Okay, sorry, returning from the rabbit trail. . Tuesday was my first disas — dinner. The plan was to make chicken sandwiches, until I realized we didn’t have bread. So, a good little house wife in training is always flexible, I’ll make chicken strips with french fries instead.
We get the frozen chicken breasts from Costco. So I put two in a zip lock bag (two was all I needed. Those have to be some fat, fat, fat, chickens. . Ew. And that’s as much thought as I’m putting into that idea), filled the kitchen sink with hot water, and put them in there to defrost. I checked the time. I think it was around four-thirty or five. And my dad gets home at about seven so I was making good time. A good little house wife in training always keeps a watchful eye on the clock and budgets her time wisely.
Dessert makes any meal perfect. (And distracts from any catastrophes that might occur.) Yeah, okay. Dessert is just bomb so I thought I’d make some too. My dad is a devil’s food cake/brownie kinda guy. But I couldn’t figure out which one he would want. So I texted him. Yes, it was at the risk of ruining the surprise that I was making dinner. But have you ever had it that all day you’re thinking of brownies, then you come home, and to your horror and disappointment, find a devil’s food cake? How terrible. It was a good thing I asked, too. Because I was THIS close to making devil’s food, but he replied that brownies sounded good, even though he didn’t really mind either way.
The brownies were a no brainer. Mix, mix, mix, pour in pan, slide in oven. Done. Then (get ready for my round of applause) I actually washed the dishes! *bows repeatedly* Thank you, thank you. I’ve been really good about that every day this week. Gold star for good little house wife in training.
I think it was actually by this time that I thought french fries would go great with the fried chicken. I checked the freezer first. But we didn’t have any. So I hauled out the sack from the pantry and washed and peeled the potatoes. My peeler was horrible, by the way. The potatoes were getting slippery in my hands and the darn thing wasn’t peeling for nuthin’. But, something satisfying I found about having the house to yourself is that you can yell “I hate you!” like a whiney brat and throw the peeler in the sink until you’ve controlled your rage to continue peeling, and no one’s going to accuse you of being “moody,” “cranky,” whatever.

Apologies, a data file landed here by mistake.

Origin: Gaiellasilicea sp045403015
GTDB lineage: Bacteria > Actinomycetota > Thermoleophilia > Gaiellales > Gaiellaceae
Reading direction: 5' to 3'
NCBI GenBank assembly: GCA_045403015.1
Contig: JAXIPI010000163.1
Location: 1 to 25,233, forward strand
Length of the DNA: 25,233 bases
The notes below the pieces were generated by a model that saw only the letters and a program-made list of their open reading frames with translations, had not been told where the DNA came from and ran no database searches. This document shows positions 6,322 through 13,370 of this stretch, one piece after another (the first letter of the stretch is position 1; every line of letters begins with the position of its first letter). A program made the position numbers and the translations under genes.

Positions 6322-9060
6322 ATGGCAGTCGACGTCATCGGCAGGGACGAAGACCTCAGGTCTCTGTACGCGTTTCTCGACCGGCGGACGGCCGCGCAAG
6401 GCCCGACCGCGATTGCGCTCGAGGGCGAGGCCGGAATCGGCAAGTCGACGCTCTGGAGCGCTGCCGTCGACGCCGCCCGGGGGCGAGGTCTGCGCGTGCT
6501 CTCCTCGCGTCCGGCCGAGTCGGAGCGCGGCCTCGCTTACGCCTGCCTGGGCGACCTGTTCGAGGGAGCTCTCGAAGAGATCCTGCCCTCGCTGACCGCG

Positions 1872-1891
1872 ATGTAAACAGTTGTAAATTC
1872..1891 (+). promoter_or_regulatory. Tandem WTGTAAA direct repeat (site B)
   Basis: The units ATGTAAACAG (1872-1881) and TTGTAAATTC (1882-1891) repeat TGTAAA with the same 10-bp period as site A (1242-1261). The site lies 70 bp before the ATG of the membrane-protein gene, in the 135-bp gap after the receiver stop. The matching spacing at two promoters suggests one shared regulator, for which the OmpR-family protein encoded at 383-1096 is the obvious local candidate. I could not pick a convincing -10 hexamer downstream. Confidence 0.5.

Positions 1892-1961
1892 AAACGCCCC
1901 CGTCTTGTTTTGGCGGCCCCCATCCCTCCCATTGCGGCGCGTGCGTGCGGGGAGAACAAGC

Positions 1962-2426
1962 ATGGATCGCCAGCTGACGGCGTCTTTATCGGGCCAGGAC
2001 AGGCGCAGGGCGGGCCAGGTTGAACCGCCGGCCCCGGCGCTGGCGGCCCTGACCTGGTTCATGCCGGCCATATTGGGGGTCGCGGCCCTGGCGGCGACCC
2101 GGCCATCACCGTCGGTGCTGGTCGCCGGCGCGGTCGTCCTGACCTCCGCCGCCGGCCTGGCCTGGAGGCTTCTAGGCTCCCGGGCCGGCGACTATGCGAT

The chopper I used to cut up the potatoes was horrible too. I was just having bad luck. So it only figured that when I got to slicing the chicken, that knife was a piece of junk (oh *cough* did I say that?) also. I’m very paranoid when it comes to slicing chicken. The entire time, I’m just stiff and thinking “salmonella, salmonella. .” (Which ends up being the irony in my whole ordeal.) I’m also not knife safe. I’m sorry, I try, but I’m not. Every time the knife slips and misses my hand or just barely scrapes it, I freeze, breathe a sigh of relief, laugh, like “whoo, I almost died. That’s so, strangely, hilarious”, and thank God for protecting me from myself, then I’ll be careful, until I forget again and then another one of those moments happens.
While I was slicing the chicken, I turned on the oil for the fries. My mom’s always saying how it takes forever to heat. Then, I was just finishing the chicken when I smelled something. . burning. The oil! I quickly turned off the heat, hesitated, then figured I might as well finish with the chicken. I got two eggs, whipped them up in a bowl, poured bread crumbs on a plate, and started dipping and breading. The best way is to do it twice: dip, bread, dip, bread. But I was running out of egg. . And breadcrumbs. So I only did it once. At this point, I was pushing 6:30 and nothing was cooking yet. Soo, I started to panic. Slightly.